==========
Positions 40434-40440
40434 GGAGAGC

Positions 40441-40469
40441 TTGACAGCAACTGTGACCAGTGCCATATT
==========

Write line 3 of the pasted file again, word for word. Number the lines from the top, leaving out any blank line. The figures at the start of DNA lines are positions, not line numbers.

Positions 40441-40469